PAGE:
Once again, we are trying to discern whether ABCT is a plausible candidate for explaining the business cycle at large. According to this evidence, that doesn't appear to be the case.
Chris continues his discussion on monetary policy variables by describing ways in which they may or may not be directly relevant to ABCT, and how the theory can ostensibly accommodate findings that run counter to predictions made by the standard ABCT model. I won't go into too deeply into these issues except to say that I think he runs dangerously close to describing ABCT in pseudoscientific terms. As Popper correctly pointed out many years ago, a theory which claims its strength is to account for any possible outcome is no real scientific theory at all. On the flipside, to say that there are other factors that mitigate how the dynamics of ABCT play out in the economy, is tantamount to admitting that it has limited relevance for explaining observed economic phenomena! (Further, given that the dataset runs from 1972 to 2011 and the empirical analysis tracks variables over a 60-month period following a policy shock, I personally don't think that appealing to "credit injection points" and "historical contingencies" holds much water.)
The post ends with a helpful (ahem) reading list. I have taken the liberty of noting down the respective page numbers for each of the books that Chris recommends: "To really understand ABCT, one should read Ludwig von Mises’ “Human Action” [924 pages] , Friedrich von Hayek’s “Prices and Production” [594 pages], Murray Rothbard’s “Man, Economy, and State” [1,441 pages], and Jesus Huerta de Soto’s “Money, Bank Credit, and Economic Cycles.” [777 pages]". Now, I know that people like to make fun of some Austrians for inevitably referring them to incredibly lengthy treatises during internet debates (often in lieu of making actual arguments). I don't usually think of my friend as falling into that category, but come on... 3,736 pages! If that's what it takes to truly understand ABCT, then I sincerely doubt that anyone has a coherent grip on it.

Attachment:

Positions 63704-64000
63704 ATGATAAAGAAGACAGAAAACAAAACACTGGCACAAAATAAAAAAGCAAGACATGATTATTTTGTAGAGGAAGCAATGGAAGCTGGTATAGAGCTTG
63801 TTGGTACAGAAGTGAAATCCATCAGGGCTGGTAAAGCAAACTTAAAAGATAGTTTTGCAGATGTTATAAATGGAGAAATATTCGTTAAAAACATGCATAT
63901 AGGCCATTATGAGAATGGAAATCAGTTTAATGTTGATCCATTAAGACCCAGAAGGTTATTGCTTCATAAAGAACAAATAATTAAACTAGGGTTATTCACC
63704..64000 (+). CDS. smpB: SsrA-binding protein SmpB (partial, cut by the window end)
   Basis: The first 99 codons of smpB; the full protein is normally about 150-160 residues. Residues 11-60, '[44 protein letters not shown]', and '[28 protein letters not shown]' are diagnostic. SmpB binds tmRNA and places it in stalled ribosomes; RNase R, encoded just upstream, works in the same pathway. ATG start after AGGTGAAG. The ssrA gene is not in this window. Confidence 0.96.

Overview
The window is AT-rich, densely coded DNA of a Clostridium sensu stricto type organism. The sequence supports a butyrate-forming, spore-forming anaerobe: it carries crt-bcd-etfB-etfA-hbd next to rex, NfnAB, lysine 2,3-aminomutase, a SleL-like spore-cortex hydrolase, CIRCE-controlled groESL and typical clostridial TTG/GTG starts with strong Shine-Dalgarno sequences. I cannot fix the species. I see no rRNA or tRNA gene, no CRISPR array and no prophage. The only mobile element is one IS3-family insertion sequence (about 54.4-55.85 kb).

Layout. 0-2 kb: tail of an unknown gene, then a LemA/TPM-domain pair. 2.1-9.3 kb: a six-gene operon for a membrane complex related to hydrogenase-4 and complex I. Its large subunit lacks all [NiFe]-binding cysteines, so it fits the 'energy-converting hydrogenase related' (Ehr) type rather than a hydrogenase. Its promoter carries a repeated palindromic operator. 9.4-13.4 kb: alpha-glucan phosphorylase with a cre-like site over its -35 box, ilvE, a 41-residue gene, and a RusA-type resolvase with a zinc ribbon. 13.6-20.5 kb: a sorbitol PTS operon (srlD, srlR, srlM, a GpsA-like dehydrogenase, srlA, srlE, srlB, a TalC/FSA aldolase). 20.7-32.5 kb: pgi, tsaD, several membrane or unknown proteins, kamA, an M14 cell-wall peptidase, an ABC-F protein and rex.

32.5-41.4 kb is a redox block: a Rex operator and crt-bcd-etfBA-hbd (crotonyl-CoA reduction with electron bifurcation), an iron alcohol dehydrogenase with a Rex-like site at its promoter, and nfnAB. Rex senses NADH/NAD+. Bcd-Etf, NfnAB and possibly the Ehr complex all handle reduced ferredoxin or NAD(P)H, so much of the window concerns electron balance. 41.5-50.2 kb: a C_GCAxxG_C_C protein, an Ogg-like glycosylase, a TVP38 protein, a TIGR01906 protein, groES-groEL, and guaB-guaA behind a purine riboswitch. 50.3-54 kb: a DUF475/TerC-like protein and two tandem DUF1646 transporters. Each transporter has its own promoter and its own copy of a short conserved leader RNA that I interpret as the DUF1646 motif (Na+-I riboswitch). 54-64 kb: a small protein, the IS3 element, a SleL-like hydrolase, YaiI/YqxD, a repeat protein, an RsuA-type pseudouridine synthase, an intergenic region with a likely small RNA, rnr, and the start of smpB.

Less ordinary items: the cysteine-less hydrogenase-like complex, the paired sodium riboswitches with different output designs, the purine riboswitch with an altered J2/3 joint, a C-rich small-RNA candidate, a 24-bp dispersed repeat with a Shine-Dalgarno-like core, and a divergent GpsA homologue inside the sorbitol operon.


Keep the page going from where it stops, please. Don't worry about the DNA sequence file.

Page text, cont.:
Allow me to conclude by making two general observations:
1) I may be wrong, but I can't quite escape the feeling that econometrics is seen by many as the preserve of academics and government. That couldn't be further from the truth. Econometrics and statistical analysis has been fundamental to virtually every private company and industry that I have ever worked in, with or am aware of... from the energy sector to finance to consulting to media. If empirical methods were truly misleading, then surely the evolutionary dynamics of the market would have brought about their demise long ago?
2) As with any scientific field or theory, no single study -- no matter how well done -- is enough to invalidate an entire research programme. Similarly, I am hardly claiming that econometrics and empirical studies are infallible. (In addition to discussing the vexing problems of identification many times on this blog, I have also argued that theory and data are mutually reinforcing so that one acts as a check on the other.) However, I do wonder what evidence would be sufficient for Austrians to reconsider their theories. I detect a remarkable tendency to dismiss any empirical evidence that runs counter to ABCT and its related concepts. It should be said that all major schools of economic thought have had to face up to the challenges presented by the data... And are better for it. Keynesians made significant adjustments to their theories in the face of 1970's stagflation, as well as the intellectual challenges of the Lucas Critique and microfoundations movement. For their part, recent events have forced Monetarists to confront the limitations of Friedman's quantity of money supply rule and the potential ineffectiveness of monetary policy at the zero lower bound. Theory cannot advance if it is impervious to data.
PS - An ungated version of the L&W paper can be downloaded here.
PPS - Those interested in this subject should also read Daniel's excellent overview of Hayek's version of ABCT, which I believe is forthcoming in Critical Review.